Prosecutors seek death sentence for Hayashi


Japan Times, December 10, 1999

Prosecutors on Friday demanded capital punishment for a former fugitive and Aum Shinrikyo member for the March 1995 sarin attack on the Tokyo subway system that killed 12 people and injured thousands more.

Yasuo Hayashi, 41, also stands accused of involvement in the June 1994 sarin attack in Matsumoto, Nagano Prefecture, and the foiled May 1995 cyanide attack at Shinjuku Station in Tokyo.

In a statement read before the Tokyo District Court, prosecutors said Hayashi played a key role in the "indiscriminate mass murder" of the 1995 gassing and accused him of "cruel and merciless" acts.

Although the defendant may have been trained to blindly obey cult founder Shoko Asahara, that could not be accepted as an excuse, they said.

Hayashi sat motionless throughout the five-hour statement and deeply bowed to the judges as he left the court.

Earlier in the week, prosecutors demanded the death sentence for two other former Aum followers, Toru Toyoda and Kenichi Hirose, who were involved in the subway gassing.

In two other cases, Masato Yokoyama has received a death sentence for his part in the attack, and Ikuo Hayashi life imprisonment; Yokoyama is appealing his death sentence.

According to prosecutors, Hayashi carried three plastic bags containing liquid sarin aboard a subway car on the Hibiya Line on the morning of March 20, 1995, and punctured them with the tip of an umbrella several times to spread the lethal gas. Eight people were killed and about 2,500 injured on the train.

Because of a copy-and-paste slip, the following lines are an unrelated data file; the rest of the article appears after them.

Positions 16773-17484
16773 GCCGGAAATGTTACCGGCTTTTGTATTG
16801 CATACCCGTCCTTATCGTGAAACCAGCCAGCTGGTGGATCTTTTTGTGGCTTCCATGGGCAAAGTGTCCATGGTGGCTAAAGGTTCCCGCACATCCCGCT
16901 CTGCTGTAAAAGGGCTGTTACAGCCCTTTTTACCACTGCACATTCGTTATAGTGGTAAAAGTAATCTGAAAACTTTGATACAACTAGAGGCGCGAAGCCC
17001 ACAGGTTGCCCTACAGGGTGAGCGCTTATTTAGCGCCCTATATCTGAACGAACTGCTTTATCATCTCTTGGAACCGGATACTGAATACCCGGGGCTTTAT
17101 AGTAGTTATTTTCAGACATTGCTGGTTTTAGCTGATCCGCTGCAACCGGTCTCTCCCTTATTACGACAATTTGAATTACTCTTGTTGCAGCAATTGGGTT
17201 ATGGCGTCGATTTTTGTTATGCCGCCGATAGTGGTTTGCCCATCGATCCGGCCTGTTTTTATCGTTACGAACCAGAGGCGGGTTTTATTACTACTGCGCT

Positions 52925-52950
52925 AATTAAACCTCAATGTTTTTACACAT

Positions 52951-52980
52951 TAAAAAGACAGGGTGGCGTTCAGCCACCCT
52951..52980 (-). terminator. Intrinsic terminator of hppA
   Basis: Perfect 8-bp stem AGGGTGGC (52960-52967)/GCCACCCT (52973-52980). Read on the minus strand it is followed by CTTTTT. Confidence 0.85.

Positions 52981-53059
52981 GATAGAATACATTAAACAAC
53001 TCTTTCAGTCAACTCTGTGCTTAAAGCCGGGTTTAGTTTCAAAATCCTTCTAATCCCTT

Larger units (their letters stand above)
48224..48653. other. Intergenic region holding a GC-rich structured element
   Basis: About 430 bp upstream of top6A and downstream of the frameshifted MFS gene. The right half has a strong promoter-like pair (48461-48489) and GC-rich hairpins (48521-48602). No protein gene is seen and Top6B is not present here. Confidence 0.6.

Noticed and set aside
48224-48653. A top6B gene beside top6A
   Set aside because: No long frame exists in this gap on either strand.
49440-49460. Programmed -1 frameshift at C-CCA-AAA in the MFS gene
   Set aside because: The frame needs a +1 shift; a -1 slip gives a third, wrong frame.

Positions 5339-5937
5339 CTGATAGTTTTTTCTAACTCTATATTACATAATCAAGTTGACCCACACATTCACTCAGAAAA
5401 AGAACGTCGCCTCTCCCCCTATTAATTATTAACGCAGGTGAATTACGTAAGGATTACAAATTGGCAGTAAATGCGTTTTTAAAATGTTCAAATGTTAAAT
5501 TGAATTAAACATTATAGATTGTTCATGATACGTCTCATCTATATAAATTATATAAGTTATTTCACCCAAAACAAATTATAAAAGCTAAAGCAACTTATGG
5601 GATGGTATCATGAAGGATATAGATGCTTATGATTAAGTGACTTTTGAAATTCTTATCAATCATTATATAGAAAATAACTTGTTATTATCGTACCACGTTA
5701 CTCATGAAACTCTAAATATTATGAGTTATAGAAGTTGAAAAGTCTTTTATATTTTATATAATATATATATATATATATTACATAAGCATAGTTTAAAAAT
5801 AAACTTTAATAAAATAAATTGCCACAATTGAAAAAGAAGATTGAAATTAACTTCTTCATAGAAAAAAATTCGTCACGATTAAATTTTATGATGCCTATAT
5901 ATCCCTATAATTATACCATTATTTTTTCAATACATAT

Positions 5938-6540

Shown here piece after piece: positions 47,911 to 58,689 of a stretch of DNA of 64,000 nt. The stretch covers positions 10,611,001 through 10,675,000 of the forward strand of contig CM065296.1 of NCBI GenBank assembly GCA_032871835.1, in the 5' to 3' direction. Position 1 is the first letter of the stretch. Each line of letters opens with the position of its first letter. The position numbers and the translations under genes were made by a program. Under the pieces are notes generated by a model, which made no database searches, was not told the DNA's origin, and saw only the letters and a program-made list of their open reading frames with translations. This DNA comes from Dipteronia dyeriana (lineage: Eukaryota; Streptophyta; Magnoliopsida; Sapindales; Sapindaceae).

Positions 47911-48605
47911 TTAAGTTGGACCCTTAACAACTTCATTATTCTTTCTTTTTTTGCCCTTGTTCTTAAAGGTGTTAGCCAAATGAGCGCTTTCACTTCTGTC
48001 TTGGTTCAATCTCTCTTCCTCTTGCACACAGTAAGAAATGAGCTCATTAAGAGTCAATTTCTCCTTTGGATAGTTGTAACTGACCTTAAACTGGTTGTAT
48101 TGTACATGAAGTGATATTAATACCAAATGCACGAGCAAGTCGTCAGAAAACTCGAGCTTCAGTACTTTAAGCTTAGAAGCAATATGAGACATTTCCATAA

Hayashi also helped manufacture a device used to release sarin in the residential area of Matsumoto on June 27, 1994, prosecutors said. The incident left seven dead and injured more than 270 people.

The prosecution also said Hayashi and four other Aum members placed bags of cyanide gas in a men's bathroom at Shinjuku Station on the Marunouchi Line on May 5, 1995, in a bid to distract police from their investigation of Asahara.

A passerby reported the bags to station workers, who disposed of them without injury.

In his first trial hearing in June 1997, Hayashi admitted to the facts in the indictment, but added that he could not refuse orders he believed were issued by Asahara. He said he was afraid Asahara might punish or even kill him if he refused.

He also claimed he did not know the device he was manufacturing would be used to spray sarin.

After 18 months on the run, Hayashi was arrested in December 1996 on Ishigaki Island in Okinawa Prefecture, about 300 km southwest of the main island of Okinawa.

Lawyers for the defense will deliver their final argument Feb. 28.


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